2I. NicheDescribes what an organism does and how it interacts with the biotic and abiotic factors of its environment.
3NicheResources refer to any necessity of life, such as water, nutrients, food, or space.
4NicheThe Physical Aspects of the Niche are the abiotic factors that are required for survival. An example would be water.The Biological Aspects of the Niche involve the biotic factors that are required for survival. An example wouldreproduction and food.
5NicheThere are two conditions that help define where and how organisms live.ToleranceIs the ability to survive and reproduce under a range of environmental conditions.All organisms have an upper and lower limit of tolerance for every environmental factor.HabitatIs the general place where an organism lives.
6CompetitionOccurs when organisms attempt to use the same limited ecological resource in the same place and time.Can be intraspecific or interspecific.
7CompetitionCompetitive exclusion principle states that no two species can occupy exactly the same niche in exactly the same habitat at exactly the same time.
8Competition Division of resources By causing species to divide resources, competition helps determine the number and kind of species in a community and the niche each species occupies.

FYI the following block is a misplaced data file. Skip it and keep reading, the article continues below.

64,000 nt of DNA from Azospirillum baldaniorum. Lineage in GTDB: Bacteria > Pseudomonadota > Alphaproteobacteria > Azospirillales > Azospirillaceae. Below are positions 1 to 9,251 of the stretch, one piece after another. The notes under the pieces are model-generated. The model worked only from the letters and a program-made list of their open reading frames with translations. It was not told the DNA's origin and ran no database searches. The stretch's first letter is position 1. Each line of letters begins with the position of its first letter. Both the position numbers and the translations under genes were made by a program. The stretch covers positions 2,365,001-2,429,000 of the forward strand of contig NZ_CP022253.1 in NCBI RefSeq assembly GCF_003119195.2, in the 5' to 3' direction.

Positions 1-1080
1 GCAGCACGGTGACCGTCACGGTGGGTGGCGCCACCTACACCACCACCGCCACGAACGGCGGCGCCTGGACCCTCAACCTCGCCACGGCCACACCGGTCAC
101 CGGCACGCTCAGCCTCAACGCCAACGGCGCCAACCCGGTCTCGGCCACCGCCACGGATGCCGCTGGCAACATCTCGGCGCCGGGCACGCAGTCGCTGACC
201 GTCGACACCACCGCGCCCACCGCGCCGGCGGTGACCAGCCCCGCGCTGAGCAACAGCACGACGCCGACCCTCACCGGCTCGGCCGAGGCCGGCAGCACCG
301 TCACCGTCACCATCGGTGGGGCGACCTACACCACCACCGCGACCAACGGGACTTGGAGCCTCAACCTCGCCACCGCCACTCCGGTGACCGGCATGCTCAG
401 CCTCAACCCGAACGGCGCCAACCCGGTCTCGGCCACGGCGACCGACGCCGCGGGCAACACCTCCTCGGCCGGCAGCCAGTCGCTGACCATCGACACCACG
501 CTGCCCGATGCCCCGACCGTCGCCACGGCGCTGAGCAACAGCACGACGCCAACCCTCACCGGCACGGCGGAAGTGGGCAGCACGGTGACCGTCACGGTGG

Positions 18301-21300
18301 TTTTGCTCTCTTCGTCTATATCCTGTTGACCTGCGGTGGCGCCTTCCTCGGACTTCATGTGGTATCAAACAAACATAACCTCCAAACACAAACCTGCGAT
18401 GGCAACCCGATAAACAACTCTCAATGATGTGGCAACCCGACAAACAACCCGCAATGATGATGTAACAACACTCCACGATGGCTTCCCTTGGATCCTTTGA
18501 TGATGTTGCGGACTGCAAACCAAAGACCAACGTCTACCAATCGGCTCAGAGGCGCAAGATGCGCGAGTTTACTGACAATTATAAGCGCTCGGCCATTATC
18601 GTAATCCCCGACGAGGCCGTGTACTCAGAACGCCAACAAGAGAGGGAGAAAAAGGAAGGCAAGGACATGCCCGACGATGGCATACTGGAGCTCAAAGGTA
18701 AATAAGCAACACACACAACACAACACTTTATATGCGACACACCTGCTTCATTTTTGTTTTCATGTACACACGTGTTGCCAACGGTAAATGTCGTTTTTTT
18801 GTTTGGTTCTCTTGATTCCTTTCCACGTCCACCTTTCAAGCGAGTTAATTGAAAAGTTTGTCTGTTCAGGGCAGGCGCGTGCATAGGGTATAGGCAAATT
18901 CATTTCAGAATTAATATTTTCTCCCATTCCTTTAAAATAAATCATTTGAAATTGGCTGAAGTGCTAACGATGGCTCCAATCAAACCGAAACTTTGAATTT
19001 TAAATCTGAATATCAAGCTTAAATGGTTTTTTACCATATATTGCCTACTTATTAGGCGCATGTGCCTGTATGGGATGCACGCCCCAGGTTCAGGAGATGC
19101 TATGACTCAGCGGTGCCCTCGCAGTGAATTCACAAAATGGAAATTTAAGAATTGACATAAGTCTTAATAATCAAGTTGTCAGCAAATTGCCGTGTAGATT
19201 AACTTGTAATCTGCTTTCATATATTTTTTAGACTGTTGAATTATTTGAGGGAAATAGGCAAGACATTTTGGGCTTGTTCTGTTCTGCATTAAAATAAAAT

9Competition Division of resources Species usually divide similar resources instead of competing for them.
10Predation, Herbivory, and Keystone Species Predation-prey relationshipsPredation occurs when one animal captures and feeds on another animal.Predators can affect the size of prey populations in a community and determine the places prey can live and feed.
11Predation, Herbivory, and Keystone Species Herbivore- Plant RelationshipsHerbivory is an interaction in which one animal feeds on producers.Herbivores can have major effects on plant survival.
12Predation, Herbivory, and Keystone Species Keystone species is a single species that can cause dramatic effects in the structure of a community.Examples: wolf and sea otter.
13Symbiosis Means “living together.” Is any relationship in which two species live closely together.Biologist recognize three main classes of symbiotic relationships: mutualism, parasitism, and commensalism.
14Symbiosis Mutualism is a relationship in which both species benefit. Example: sea anemone and clown fish.
15SymbiosisParasitism is a relationship in which one organism lives inside or on another organisms and harms it.
16SymbiosisCommensalism is relationship in which one organism benefits and the other neither harmed nor helped.Examples: whale and barnacles, shark and remora.
17AssignmentWrite a sentence that demonstrates your understanding of the vocabulary terms on page 99 of your M&L biology textbook. Do not write the definitions of the terms.